Misnomer Pt. 1: A quotation

(Second in a series on politics/ethics/crime/punishment.)

“It’s a good thing there’s not much suffering,” he observed, “when the head flies off.”

“You’ve just observed that, and everybody makes the same observation as you, and this machine, the guillotine, was invented for that. But a thought occurred to me then: what if it’s even worse? To you it seems ridiculous, to you it seems wild, but with some imagination even a thought like that can pop into your head. Think: if there’s torture, for instance, then there’s suffering, wounds, bodily pain, and it means that all that distracts you from inner torment, so that you only suffer from the wounds until you die. And yet the chief, the strongest pain may not be in the wounds, but in knowing for certain that in an hour, then in ten minutes, then in half a minute, the now, this second– your soul will fly out of your body and you’ll no longer be a man, and it’s for certain– the main thing is that it’sfor certain. When you put your head under that knife and hear it come screeching down on you, that one quarter of a second is the most horrible of all. Do you know that this isn’t my fantasy, but that many people have said so? I believe it so much that I’ll tell you my opinion outright. To kill for killing is an immeasurably greater punishment than the crime itself. To be killed by legal sentence is immeasurably more terrible than to be killed by robbers. A man killed by robbers, stabbed at night, in the forest or however, certainly still hopes he’ll be saved till the very last minute. There have been examples when man’s throat has already been cut, and he still hopes, or flees, or pleads. But here all this last hope, which makes it ten times easier to die, is taken away for certain, and he’ll lose his mind or start weeping. Who ever said human nature could bear it without going mad? Why such an ugly, vain, unnecessary violation? Maybe there’s a man who has had the sentence read to him, has been allowed to suffer, and has then been told, ‘Go, you’re forgiven.’ That man might be able to tell us something. Christ spoke of this suffering and horror. No, you can’t treat a man like that!”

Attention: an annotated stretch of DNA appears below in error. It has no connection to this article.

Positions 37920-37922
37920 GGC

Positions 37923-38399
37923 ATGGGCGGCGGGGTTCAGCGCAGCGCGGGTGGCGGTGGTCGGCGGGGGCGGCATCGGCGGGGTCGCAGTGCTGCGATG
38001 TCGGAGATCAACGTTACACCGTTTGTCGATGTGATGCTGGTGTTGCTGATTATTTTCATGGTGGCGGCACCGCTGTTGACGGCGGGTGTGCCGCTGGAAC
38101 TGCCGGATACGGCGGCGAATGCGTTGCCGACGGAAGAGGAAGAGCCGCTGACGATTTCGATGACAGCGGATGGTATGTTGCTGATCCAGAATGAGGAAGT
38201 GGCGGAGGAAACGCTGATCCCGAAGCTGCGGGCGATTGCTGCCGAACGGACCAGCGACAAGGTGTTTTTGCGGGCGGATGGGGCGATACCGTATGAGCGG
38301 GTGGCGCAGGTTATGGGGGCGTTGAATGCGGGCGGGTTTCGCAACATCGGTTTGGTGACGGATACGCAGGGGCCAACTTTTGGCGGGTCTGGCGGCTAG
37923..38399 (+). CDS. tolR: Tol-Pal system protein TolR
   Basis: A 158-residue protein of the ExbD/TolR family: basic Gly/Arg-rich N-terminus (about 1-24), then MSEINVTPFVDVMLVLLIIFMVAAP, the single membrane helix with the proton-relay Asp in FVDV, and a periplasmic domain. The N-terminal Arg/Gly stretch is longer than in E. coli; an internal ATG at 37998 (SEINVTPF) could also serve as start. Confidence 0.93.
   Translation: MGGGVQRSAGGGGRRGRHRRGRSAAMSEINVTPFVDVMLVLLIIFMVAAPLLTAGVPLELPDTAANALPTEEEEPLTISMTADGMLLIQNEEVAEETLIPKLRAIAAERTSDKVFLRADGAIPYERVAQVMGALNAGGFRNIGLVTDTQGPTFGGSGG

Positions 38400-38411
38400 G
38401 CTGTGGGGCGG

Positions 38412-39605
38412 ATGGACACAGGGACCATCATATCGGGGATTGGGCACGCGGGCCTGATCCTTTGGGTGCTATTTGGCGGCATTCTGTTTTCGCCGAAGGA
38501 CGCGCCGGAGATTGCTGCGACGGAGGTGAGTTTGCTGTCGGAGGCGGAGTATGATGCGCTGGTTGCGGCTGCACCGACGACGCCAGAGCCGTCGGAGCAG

The Idiot by Fyodor Dostoevsky, p. 23

 

 

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